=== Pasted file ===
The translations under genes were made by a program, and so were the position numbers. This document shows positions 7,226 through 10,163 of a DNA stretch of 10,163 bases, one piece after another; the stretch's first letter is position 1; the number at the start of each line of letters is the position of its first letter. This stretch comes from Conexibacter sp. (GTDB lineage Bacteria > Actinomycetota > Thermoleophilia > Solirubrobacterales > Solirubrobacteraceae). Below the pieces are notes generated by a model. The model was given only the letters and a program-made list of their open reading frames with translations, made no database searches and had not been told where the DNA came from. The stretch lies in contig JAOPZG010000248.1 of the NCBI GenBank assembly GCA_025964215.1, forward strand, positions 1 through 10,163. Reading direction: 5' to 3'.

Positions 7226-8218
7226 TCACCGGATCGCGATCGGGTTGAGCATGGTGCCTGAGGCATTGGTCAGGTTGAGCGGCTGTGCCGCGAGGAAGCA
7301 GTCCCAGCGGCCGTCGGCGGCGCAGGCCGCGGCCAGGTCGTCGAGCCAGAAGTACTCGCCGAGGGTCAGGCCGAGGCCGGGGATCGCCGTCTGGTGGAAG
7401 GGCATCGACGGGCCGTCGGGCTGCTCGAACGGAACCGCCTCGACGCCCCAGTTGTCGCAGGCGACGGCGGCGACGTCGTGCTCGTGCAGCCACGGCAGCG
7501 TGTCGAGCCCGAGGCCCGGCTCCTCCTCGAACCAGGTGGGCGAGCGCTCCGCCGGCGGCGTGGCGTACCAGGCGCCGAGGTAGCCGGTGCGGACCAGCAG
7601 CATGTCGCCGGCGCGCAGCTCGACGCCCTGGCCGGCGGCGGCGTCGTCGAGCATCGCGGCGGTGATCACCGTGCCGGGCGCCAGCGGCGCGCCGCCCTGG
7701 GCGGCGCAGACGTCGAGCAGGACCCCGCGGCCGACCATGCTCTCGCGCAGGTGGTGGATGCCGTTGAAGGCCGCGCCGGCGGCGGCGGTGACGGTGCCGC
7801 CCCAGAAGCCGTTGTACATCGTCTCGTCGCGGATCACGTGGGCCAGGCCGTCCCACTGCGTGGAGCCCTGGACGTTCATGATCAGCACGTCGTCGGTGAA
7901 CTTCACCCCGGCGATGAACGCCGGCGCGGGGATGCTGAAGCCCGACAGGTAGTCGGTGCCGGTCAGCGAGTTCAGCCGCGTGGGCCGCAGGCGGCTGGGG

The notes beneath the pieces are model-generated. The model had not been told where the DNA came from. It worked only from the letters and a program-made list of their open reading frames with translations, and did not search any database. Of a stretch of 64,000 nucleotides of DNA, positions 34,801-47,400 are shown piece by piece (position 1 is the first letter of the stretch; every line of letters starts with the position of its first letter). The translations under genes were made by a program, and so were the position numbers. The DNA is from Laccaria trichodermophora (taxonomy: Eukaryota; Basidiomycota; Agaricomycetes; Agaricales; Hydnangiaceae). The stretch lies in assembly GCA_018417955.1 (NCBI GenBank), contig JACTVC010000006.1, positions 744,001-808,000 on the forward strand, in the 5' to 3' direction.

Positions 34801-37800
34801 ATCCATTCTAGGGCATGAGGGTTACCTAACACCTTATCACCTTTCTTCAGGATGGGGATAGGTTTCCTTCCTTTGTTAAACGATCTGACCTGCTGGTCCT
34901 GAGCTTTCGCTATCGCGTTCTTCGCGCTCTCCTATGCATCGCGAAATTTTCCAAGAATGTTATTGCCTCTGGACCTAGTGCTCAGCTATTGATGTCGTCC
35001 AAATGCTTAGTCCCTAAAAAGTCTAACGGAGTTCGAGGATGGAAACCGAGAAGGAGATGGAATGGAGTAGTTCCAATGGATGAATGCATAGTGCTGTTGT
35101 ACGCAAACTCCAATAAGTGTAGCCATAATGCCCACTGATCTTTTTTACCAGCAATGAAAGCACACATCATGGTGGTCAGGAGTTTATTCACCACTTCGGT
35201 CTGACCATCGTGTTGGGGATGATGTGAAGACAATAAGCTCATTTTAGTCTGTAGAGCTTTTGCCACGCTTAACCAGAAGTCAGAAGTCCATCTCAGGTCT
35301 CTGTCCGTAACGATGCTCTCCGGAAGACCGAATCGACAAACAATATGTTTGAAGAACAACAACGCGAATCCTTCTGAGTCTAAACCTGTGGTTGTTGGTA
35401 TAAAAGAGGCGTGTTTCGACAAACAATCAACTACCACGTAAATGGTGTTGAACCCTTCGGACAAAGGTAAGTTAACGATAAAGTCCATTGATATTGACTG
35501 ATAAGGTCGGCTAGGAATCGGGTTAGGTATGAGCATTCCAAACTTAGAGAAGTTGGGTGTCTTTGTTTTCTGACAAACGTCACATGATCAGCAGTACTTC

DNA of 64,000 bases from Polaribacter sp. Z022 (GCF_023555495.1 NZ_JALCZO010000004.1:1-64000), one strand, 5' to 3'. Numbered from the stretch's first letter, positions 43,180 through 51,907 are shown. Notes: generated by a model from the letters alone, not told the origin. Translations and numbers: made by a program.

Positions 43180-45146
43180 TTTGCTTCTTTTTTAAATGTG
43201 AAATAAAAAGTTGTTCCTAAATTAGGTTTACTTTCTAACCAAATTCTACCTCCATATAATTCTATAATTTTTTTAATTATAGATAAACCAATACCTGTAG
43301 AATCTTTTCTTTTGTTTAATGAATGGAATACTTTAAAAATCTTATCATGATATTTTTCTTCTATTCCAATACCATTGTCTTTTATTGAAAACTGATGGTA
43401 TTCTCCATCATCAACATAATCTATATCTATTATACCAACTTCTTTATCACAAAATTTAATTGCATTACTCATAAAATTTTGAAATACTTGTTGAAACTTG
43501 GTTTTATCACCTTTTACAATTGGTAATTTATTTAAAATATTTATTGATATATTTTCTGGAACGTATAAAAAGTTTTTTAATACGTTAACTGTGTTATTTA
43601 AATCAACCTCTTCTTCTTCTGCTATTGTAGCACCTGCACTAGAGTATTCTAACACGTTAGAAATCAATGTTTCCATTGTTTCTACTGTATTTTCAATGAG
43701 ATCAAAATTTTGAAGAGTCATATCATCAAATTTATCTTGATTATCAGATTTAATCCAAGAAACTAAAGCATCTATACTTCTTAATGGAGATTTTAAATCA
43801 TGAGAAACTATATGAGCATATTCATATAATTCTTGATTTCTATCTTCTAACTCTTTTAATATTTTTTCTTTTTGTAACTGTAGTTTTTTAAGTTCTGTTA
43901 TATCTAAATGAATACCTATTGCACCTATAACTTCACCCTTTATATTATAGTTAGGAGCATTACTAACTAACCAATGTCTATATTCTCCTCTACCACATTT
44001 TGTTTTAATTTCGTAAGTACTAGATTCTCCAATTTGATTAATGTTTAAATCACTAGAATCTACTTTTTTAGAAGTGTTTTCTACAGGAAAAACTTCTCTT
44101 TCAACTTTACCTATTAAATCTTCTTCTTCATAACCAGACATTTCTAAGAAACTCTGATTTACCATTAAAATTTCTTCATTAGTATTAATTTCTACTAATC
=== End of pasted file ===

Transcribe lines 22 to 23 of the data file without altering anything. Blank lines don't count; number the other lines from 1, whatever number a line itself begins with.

Positions 43180-45146
43180 TTTGCTTCTTTTTTAAATGTG